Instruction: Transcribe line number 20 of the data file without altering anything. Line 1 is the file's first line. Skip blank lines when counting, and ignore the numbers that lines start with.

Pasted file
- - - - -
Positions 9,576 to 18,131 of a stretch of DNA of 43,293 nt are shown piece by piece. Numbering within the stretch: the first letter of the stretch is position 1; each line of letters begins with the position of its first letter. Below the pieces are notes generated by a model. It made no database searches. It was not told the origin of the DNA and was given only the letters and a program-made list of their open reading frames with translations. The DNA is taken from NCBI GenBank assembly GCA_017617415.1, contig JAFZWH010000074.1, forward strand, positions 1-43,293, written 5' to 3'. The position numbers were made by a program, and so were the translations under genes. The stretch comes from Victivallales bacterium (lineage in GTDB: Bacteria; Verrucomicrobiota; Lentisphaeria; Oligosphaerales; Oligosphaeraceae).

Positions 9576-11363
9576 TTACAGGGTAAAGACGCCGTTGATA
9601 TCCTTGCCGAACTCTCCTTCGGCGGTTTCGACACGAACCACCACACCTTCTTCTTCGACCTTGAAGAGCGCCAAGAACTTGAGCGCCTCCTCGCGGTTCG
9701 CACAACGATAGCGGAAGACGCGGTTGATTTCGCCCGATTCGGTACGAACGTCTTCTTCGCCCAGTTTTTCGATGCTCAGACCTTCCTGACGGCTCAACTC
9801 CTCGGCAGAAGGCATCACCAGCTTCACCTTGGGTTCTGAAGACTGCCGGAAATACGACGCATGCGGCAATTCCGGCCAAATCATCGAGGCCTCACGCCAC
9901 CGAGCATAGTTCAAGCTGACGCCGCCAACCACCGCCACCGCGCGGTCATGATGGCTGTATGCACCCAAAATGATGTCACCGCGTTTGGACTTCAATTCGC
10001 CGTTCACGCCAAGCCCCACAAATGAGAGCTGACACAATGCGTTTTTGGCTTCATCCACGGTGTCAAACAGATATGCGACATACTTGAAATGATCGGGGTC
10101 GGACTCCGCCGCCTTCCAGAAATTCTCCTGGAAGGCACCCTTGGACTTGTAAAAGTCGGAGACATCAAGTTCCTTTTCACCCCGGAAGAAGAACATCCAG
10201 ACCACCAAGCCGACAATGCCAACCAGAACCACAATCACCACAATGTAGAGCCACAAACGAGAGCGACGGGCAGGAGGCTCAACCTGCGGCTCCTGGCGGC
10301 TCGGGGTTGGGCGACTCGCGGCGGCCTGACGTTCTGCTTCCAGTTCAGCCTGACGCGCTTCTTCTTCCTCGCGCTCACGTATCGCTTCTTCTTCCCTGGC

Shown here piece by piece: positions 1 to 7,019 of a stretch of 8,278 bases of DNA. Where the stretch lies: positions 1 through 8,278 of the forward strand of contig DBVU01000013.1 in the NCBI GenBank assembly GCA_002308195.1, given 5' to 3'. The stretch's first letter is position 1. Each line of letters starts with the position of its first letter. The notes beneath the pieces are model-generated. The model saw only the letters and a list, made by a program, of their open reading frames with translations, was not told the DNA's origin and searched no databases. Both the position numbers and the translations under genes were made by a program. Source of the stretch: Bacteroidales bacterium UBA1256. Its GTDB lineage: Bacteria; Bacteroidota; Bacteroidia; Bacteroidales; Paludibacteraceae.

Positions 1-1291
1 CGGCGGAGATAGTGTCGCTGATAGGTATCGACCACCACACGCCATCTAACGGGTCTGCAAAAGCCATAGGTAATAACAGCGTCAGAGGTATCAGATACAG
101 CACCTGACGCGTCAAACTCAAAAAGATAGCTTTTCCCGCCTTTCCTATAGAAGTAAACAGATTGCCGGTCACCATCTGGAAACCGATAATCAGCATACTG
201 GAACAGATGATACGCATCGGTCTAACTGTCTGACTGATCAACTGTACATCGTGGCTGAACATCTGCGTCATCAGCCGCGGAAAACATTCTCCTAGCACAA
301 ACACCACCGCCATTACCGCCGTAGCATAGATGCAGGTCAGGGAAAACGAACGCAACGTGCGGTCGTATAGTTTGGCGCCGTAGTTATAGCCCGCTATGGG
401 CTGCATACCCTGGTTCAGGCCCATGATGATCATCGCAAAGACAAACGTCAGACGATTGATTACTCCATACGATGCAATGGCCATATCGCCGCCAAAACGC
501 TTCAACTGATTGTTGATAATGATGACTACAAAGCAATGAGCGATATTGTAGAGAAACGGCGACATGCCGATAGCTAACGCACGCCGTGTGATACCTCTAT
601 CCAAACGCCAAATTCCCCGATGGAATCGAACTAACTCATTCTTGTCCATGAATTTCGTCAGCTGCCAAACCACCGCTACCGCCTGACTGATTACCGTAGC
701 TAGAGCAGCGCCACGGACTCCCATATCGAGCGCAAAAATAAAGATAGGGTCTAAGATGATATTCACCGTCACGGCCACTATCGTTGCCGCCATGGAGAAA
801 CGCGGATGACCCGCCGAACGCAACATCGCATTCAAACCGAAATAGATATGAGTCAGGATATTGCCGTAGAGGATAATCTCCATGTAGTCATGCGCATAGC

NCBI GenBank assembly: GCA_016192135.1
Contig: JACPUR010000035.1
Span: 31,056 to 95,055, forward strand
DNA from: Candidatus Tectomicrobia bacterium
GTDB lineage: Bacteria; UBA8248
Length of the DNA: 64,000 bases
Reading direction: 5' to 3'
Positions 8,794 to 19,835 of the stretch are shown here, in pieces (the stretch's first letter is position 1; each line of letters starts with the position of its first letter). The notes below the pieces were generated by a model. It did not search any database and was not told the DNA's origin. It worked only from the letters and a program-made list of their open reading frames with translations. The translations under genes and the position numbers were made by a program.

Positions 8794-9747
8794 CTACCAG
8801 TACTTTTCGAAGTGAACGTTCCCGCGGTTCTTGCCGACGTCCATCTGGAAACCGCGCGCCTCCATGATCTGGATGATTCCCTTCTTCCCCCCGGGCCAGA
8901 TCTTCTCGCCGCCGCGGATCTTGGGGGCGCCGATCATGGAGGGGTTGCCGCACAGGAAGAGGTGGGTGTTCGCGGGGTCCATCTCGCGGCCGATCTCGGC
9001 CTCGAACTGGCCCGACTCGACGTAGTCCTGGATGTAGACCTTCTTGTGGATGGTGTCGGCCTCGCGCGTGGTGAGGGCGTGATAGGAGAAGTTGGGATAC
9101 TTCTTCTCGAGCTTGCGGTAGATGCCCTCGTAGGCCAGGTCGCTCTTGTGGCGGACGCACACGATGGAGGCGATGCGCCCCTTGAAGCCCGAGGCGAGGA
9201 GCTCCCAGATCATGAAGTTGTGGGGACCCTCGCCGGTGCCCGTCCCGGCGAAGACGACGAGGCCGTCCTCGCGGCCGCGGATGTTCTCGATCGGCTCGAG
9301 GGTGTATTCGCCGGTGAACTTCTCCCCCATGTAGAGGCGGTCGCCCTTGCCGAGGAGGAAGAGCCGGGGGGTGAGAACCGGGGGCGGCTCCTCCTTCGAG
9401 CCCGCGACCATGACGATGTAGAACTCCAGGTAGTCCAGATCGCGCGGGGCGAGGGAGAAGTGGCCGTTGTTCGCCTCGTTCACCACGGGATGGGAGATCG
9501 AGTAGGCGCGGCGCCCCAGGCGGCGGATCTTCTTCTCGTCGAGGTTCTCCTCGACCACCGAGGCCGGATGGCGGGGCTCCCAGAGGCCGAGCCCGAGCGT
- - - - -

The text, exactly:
601 CCAAACGCCAAATTCCCCGATGGAATCGAACTAACTCATTCTTGTCCATGAATTTCGTCAGCTGCCAAACCACCGCTACCGCCTGACTGATTACCGTAGC